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The Brief: Jan. 14, 2011

The KBH guessing game is over (finally). Now comes the fun part.

Kay Bailey Hutchison concedes 2010 gubernatorial election


The KBH guessing game is over (finally). Now comes the fun part.

On Thursday, Kay Bailey Hutchison announced she would not seek re-election to the U.S. Senate next year. The news, though not entirely unexpected given Hutchison's long history of toying with retirement, came amid speculation that that the longtime senator was eying a fourth term. In fact, some state Republicans, as Politico reported last week, were convinced of it.

But in a letter to supporters issued Thursday, Hutchison announced she was done. "That should give the people of Texas ample time to consider who my successor will be," she said.

And ample time they'll surely need, given the crowded field already poised to jockey for one of the state's most prized political posts.

The contenders? There's a slew of 'em, as we've laid out today — some more plausible than others. Topping the list of plausibility: Lt. Gov. David Dewhurst, a proven fundraiser with support in Washington whose term doesn't end until 2014. Some have also clearly stated their intention to run, including Railroad Commissioners Elizabeth Ames Jones and Michael Williams, both Republicans. John Sharp, the former comptroller and one of the few Democrats who's publicly declared any interest, has also said he's in the hunt.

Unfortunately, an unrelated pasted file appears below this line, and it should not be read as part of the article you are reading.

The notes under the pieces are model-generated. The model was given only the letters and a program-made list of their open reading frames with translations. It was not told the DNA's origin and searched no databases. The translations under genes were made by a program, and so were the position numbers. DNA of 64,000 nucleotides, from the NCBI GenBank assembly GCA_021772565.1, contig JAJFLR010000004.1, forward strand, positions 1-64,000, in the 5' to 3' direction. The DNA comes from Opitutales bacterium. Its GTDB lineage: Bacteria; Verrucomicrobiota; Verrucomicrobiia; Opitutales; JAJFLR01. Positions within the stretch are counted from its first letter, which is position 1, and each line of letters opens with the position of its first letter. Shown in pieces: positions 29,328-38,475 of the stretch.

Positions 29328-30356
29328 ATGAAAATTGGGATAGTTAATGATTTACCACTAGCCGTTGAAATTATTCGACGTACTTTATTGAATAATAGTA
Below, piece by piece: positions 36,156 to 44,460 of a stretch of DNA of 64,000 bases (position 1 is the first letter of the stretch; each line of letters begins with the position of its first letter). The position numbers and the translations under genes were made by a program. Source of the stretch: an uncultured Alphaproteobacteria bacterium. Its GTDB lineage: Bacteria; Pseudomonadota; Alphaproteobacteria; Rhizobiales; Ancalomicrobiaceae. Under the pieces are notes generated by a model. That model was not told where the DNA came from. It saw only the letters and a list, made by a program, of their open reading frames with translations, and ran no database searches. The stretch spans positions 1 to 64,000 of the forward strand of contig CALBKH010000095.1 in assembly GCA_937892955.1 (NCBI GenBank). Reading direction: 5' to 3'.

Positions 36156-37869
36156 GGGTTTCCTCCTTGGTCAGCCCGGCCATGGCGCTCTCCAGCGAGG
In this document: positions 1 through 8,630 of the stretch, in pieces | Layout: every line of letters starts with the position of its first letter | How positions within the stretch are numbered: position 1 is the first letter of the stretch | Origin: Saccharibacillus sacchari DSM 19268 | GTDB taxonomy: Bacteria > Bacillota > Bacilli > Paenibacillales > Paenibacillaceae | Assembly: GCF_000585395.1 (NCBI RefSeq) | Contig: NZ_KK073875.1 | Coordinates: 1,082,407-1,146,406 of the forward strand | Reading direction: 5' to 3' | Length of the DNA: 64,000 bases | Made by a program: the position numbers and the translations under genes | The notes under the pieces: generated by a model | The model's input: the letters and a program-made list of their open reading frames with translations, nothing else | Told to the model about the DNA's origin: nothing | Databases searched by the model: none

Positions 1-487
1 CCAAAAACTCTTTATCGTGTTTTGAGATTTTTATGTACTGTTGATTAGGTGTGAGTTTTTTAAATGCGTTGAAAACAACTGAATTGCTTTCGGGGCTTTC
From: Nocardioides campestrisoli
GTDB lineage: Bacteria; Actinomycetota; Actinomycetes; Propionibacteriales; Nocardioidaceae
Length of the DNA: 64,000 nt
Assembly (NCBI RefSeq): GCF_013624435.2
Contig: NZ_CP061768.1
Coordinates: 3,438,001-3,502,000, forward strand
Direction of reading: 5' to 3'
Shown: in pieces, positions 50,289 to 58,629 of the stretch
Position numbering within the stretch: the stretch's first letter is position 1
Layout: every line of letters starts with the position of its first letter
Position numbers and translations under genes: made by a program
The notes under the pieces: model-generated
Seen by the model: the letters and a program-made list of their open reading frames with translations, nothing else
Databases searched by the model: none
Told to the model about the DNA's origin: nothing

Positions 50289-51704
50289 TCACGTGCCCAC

Some other names in the mix: Tom Leppert, Ted Cruz, Chet Edwards, Chris Bell, Julián Castro and, oh, why not, Kinky Friedman and Farouk Shami.

And what about Bill White? The former gubernatorial candidate so far looks unlikely to run, but over at The New York Times, FiveThirtyEight's Nate Silver says he might be Texas Democrats' best bet right now.


  • Budget cuts came into stark relief Thursday with Lt. Gov. David Dewhurst's announcement that a state Senate bill will move to cut at least 8,000 jobs. State Rep. Jim Pitts, the chairman of the House Appropriations Committee, also warned of work force cuts ahead as part of a House budget bill he'll introduce Tuesday. Pitts said furloughs may be ordered for employees who aren't cut.
  • On the same day came news that the troubled Texas Youth Commission has offered pay raises to top employees over the past four months, as reported by the Austin American-Statesman. One legislator called the raises "absolutely out of line"; another said they should be "rolled back immediately."


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